Six years later, in 1998, Sam Raimi made a huge splash with the release of A Simple Plan: proving to the world that he could do a whole lot more than Evil Dead sequels. And one year previous, in 1991, Steven Spielberg released Hook: perhaps the worst film in his storied and often brilliant career. (Midlife crisis? You’re soaking in it!)


Today in Movie History: February 27

Alex Proyas followed up his hit The Crow with Dark City, a similar piece of supernatural noir that sadly got buried in the wake of Titanic. Time has resurrected its charms, lending it cult classic status and allowing us to see just what an amazing accomplishment it is. Roger Ebert declared it the best film of the year, and I’m not inclined to disagree. It opened 20 years ago today in 1998.

Today in Movie History: August 12

Lots of films to cover today, but I’ll start with the most haunting: Werner Herzog’s Grizzly Man, a documentrary about a troubled young man who spent every summer in the Alaskan wilderness as a self-proclaimed “protector” of wild grizzly bears… one of whom eventually killed him. It’s vintage Herzog and its dark musings about our self-importance in the face of an utterly indifferent universe will hit you right in the gut. It opened today in 2005.

Religious pictures tend to either be so harmless as to escape all notice or engender a firestorm of controversy from those who want their beliefs tested or challenged. So it was for The Last Temptation of Christ, Martin Scorsese’s heartfelt attempt to explore the story of Jesus in a different context that sent the religious right into apoplectic fits. (All before they’d actually had a chance to watch the film, of course.) Its thoughtful, and at times strange approach to Jesus as a man first and the conduit for God second can be baffling, but also inspiring in ways that traditional Sunday School movies aren’t. As Gene Siskel noted, it comforts us by saying that Jesus knows what we go through and challenges us to live up to his example. What more do you want in a Christian picture ? Last Temptation opened today in 1988.

Next, how about something less controversial… like The Commitments, Alan Parkers glorious celebration of an Irish soul band that almost made it and the beautiful music they produced in the meantime. Funny, heartfelt and with a keen eye on how tough it is to thrive in a creative field, it reminds us that there’s merit in every effort… and if the songs don’t get your toes tapping, there’s just no help for you. The Commitments opened today in 1991.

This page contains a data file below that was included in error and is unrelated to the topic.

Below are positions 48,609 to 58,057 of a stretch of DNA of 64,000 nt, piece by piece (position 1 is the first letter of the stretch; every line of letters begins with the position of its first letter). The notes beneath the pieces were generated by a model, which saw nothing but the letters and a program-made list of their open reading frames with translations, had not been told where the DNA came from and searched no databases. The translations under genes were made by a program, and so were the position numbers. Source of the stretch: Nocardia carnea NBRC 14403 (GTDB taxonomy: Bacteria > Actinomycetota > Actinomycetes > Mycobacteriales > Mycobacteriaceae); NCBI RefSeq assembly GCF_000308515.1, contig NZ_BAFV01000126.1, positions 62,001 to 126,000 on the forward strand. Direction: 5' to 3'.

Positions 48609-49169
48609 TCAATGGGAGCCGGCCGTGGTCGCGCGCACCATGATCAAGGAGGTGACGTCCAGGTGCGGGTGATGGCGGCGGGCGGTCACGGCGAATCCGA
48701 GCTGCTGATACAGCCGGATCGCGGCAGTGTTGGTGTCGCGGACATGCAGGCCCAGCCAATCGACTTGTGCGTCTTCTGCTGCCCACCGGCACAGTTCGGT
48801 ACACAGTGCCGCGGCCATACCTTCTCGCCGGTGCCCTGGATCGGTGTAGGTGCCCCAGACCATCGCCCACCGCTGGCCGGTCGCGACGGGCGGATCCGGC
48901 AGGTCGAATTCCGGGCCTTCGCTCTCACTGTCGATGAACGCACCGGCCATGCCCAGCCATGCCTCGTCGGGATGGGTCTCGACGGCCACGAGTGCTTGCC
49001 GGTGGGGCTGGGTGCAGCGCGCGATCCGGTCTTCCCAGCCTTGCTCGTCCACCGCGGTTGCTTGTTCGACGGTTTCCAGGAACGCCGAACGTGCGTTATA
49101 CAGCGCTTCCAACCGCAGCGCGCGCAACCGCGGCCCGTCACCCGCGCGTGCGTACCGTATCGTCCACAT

Fellow Gen-Xers will eagerly note the arrival of Young Guns, an effort to capitalize on the talent of several then-young stars on the rise to revitalize the moribund Western genre. It panders to the youth demographic and never quite finds its footing in its retelling of the legend of Billy the Kid. But I’d be lying if Emilio Estevez’s lead performance wasn’t captivating, and it may have made a few new fans for a genre in dire need of them at the time. Young Guns opened today in 1988.

It’s been a while since we ventured into the silent era — charting the exact date a film opened is much harder for early films — but we’d be remiss if we didn’t mention Wings, a World War I drama notable mainly for being the first movie ever to win the Best Picture Oscar. In and of itself, it’s not a bad film, though it sets an early precedent demonstrating just how little the Oscars matter when it comes to a film’s quality and enduring appeal. It opened today in 1927…. the same year as non-Best Picture winners Metropolis, Sunrise, The Jazz Singer, Napoleon and London After Midnight. Just sayin’.

We’ll close with a minor notation from Ray Harryhausen. Sinbad and the Eye of the Tiger, the last and weakest of his Sinbad movies, still retains the wondrous stop-motion creations that made him a legend in his own time. It also features the very, very white Jane Seymour as an Arabian princess and the even whiter Patrick Wayne as Sinbad. On behalf of the patriarchy, we again apologize. Sinbad and the Eye of the Tiger opened today in 1977.